suit was instituted in which the receivership paid stock subscriptions. But it was not was granted, the improvement company was then known by the Land Mortgage Bank indebted to the Land Mortgage Bank of Tex- what amount, if any, could be collected by as, and executed two deeds of trust, with the receiver on such subscriptions, though he power of sale, on certain of its real property, expected to collect a large amount, and up to secure such indebtedness. (3) An appli. to May 1, 1893, he bad collected thereon cation was made to the court by the receiver about $20,000. The amount of unsecured for an order to sell all the tangible property indebtedness of the Laredo Improvement of the Laredo Improvement Company free Company amounts to about $600,000. All from liens, and the Land Mortgage Bank, as expenses of collecting by suit or otherwise one of the lien holders, was made a party to have, since the sale of its property, been the proceeding, and citation was issued to it paid out of collections from stockholders, but on the 25th day of November, 1891, to show the amount of such expenses does not appear cause why such sale should not be made. from the record. The assessment ordering The application for such sale showed that the receiver to collect the amount due on there were various liens on divers pieces of stock was made May 10, 1892, and the first property, and receiver's certificates which collections were made in October, 1892. (8) were liens on specific property in such certifi. The unsecured creditors had no interest in cates mentioned. (4) The Land Mortgage the lien property except the equity of reBank appeared in obedience to the order of demption, and, up to date of the sale, all court, and set up the debts and liens men- expenses incurred at their instance in the tioned, and by cross bill prayed judgment receivership were incidental to the lien propfor its debt and foreclosure of its liens. In erty, and incurred in its preservation and its cross bill it recognized the power of the management. The receiver had charge of court to issue receiver's certificates and make the property covered by the Land Mortgage them liens, but denied its right to make such Bank's lien from the 6th of January, 1891. liens and the costs of the receivership prior to the 1st day of April, 1892, and collected to its liens. (5) On the 6th day of Februa- the rents, which were more than sufficient ry, 1892, the court granted the order of sale to pay the taxes and insurance on that parprayed for by the receiver, and entered judg- ticular property. The receivership is still ment for the lien creditors, with a foreclo- pending. sure of their respective liens, the judgment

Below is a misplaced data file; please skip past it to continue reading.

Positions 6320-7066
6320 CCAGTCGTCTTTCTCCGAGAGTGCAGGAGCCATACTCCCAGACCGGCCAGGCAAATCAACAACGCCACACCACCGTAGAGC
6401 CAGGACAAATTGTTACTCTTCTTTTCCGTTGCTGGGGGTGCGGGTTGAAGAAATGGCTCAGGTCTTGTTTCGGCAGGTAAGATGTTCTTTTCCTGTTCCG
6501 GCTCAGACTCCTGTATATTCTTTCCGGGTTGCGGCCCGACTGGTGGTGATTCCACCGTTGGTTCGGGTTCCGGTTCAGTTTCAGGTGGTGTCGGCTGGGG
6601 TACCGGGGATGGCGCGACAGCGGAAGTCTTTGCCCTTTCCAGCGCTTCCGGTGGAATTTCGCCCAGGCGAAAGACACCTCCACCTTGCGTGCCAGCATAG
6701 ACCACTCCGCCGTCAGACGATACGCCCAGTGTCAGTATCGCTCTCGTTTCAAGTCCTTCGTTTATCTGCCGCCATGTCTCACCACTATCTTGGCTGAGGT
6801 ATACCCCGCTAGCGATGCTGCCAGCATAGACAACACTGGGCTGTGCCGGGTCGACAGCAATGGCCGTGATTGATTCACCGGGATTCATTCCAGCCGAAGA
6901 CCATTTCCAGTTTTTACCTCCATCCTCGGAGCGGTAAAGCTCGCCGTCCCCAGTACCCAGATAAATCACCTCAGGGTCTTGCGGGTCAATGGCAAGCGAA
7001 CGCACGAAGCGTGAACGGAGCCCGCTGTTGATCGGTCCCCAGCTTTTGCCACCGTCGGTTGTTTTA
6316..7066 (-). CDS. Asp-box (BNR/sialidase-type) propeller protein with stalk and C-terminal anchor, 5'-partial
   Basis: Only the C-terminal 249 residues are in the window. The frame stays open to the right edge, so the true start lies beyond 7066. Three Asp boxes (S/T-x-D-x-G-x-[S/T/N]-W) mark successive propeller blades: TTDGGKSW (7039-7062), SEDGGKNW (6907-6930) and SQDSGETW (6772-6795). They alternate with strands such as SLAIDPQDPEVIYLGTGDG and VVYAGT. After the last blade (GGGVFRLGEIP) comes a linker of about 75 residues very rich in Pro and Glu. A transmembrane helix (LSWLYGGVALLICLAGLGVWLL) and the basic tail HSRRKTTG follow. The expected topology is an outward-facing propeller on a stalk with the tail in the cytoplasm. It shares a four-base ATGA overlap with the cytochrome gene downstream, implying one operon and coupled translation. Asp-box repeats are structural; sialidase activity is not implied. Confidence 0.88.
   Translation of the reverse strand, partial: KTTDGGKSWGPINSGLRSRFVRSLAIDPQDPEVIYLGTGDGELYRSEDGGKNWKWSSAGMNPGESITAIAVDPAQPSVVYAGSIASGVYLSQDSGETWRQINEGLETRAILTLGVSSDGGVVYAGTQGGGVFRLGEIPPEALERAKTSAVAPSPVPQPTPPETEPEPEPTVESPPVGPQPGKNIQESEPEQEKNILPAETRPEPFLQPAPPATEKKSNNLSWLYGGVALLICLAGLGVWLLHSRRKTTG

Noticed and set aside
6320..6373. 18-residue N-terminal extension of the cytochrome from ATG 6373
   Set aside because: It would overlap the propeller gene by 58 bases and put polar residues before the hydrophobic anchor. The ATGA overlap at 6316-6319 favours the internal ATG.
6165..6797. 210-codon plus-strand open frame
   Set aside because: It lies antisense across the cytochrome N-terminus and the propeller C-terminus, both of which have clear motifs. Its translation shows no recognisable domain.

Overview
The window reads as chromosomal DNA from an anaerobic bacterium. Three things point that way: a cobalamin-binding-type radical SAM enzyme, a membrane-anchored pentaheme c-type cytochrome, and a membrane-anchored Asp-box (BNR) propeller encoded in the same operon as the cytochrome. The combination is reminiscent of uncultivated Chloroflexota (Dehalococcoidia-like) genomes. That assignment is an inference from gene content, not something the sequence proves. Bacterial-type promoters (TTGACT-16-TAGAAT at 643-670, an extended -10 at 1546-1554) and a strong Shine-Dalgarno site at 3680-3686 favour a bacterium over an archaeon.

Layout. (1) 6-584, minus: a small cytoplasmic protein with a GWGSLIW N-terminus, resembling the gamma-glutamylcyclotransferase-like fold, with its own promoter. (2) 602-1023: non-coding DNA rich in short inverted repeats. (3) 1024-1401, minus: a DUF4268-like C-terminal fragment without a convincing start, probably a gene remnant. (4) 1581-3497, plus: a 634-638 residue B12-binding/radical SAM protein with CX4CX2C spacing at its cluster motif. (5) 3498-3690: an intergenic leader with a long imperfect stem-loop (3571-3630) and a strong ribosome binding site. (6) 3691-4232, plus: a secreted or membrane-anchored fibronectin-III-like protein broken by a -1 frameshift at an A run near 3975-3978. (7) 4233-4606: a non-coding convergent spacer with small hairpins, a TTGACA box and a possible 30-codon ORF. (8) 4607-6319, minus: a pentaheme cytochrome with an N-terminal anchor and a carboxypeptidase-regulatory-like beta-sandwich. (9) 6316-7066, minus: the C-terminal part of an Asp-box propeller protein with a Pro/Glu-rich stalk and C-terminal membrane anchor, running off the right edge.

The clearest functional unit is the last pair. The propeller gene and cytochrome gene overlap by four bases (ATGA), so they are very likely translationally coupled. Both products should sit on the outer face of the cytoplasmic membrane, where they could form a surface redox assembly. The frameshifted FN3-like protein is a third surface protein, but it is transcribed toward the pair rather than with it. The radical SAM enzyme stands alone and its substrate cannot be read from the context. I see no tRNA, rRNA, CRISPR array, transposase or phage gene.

Conclusions of Law. for the Land Mortgage Bank being for $31,000, with a foreclosure of its lien. The re- The doctrine of subrogation rests on the ceiver's certificates and expenses of the re- principle of equity, and privity of contract ceivership were declared to be a lien supe- is not necessary to its support. Gans V. rior to those of the lien creditors, and the Thieme, 93 N. Y. 232; Cottrell's Appeal, 23 amount due on the certificates and the ex- Pa. St. 294. It requires (1) that the person penses of the receivership were charged pro seeking its benefit must have paid a debt rata (the amount against each parcel of prop- due to a third party before he can be suberty to be determined by the price it sold for) stituted to that party's rights; and (2) in against the property ordered sold. This or- doing this he must not act as a mere volunder was not excepted to by the Land Mort- teer, but on compulsion, to save himself from gage Bank. (6) In March, 1892, all the prop- loss by reason of a superior lien or claim erty of the improvement company was sold on the part of the person to whom he pays in pursuance to the order of the court, and the debt, as in cases of sureties, prior mortbrought $166,703.65. At such sale the Land gages, etc. Sandford v. McLean, 3 Paige. Mortgage Bank bid in the property, upon 117; Insurance Co. v. Middleport, 124 U. S. which it had a lien for $26,300. The total 549, 8 Sup. Ct. 625. These requisites have expense of the receivership, costs, fees, back been met by appellee in this case. It paid taxes, betterments, and operating expenses debts due the holders of the receiver's cerof the electric railroad, all charged as first tificates, and due for costs and expenses inciliens under the decree of sale, amounted to dent to the receivership. About this there $14,355.75, of which amount it was ascer- can be no question, for the property upon tained that the Land Mortgage Bank was which it had a lien to secure the debts due liable for $4,525.84 as its pro rata share, ac- it from the improvement company sold for cording to the terms of said decree, which $4,700 less than the amount due. It would amount was paid by said bank. The terms have therefore been entitled to the entire of sale were one-third cash, and the balance proceeds of the sale-$26,300—-had it not secured by notes; but, by authority of the been compelled by the decree of the court to court, the Land Mortgage Bank's bid was pay the $4,525.84, which was adjudged a sucredited on its judgment, and a deed to the perior lien on the property, to save itself property, free from incumbrances, was made from loss by reason of such superior lien. to it by the receiver. (7) At the date of the Therefore it was subrogated to the right of decree there were no assets in the hands of the parties to whom the $4,525.84 was paid, the receiver other than the property ordered which was to have the amounts due them sold, all of which was incumbered by liens, on receiver's certificates, etc., paid by the except the liability of stockholders on un- Laredo Improvement Company. The appel. lee was not concluded from asserting this of land in Maverick county, who alleged that right by the decree of sale which established appellant had placed a patent on land owned a lien on the property superior to appellee's. by them. Appellant answered by general Instead of being concluded by it, its right of and special demurrers, and by special plea subrogation emanates from such decree. The alleging that there is no conflict between the decree simply determined that there was a land owned by appellees and that owned by lien on the property superior to that of the appellant, and that the field notes in appelLand Mortgage Bank, which was ascertained lees' petition describing their land are corin accordance with the decree to be $4,525, rect. This answer was verified by affidavit. and by it to this extent, but no further, was The case was tried without a jury, and judgthe appellee concluded. When the mortgage ment rendered in favor of appellees. bank discharged the lien, its right of subro- The cause of this suit is a conflict between gation attached, and, as such, existed with- survey No. 8, owned by appellees, and surout reference to whether or not a sufficient rey No. 35% owned by appellant. The sursum to discharge it would ever be realized vey of No. 8 was made on October 14, 1881, from other assets of the insolvent corpora- and was an older one than survey 3542. The tion. When a sum sufficient to reimburse field notes of the land claimed by appellees the mortgage bank was collected from the are as follows: "Beginning at a stake and stockholders, as is shown, upon which there stone set in ground for southwest corner of was no lien superior to that paid off by the number five (5) and northwest corner of this appellee, it was entitled to an order of the survey; thence east with the south line of court requiring the receiver to reimburse it number five (5) at 41 varas cross arroyo, at out of such amount. Clifford v. Campbell, 55 149 varas do., at 360 varas top of hill, at 901 Tex. 246. The appellee by a cross assignment varas cross arroyo, at 928 varas cross arroyo, of error complains of the court's not grant- 945 varas stake and stone set or planted in ing an order for $4,525.84, the amount prayed ground for northeast corner of this survey, for, instead of $3,000. It appears from the from which a mesquite 4 inches bears south record that all expenses of collecting by suit 70° east 52 varas; thence south 1,404 varas, or otherwise have been paid out of collections to a stake and stone planted in ground, befrom stockholders' liabilities, but the amount ing southeast corner of this survey; thence of such expenses is not in any way shown. west at 148 varas cross arroyo, at 228 yaras In the absence of such showing we must a do., at 244 varas same, at 739 varas a drain, presume that there was no error in the trial at 1,337 varas stake and stone mound on east court's not granting an order for the full line of survey number 31, and 165 varas from amount. Affirmed.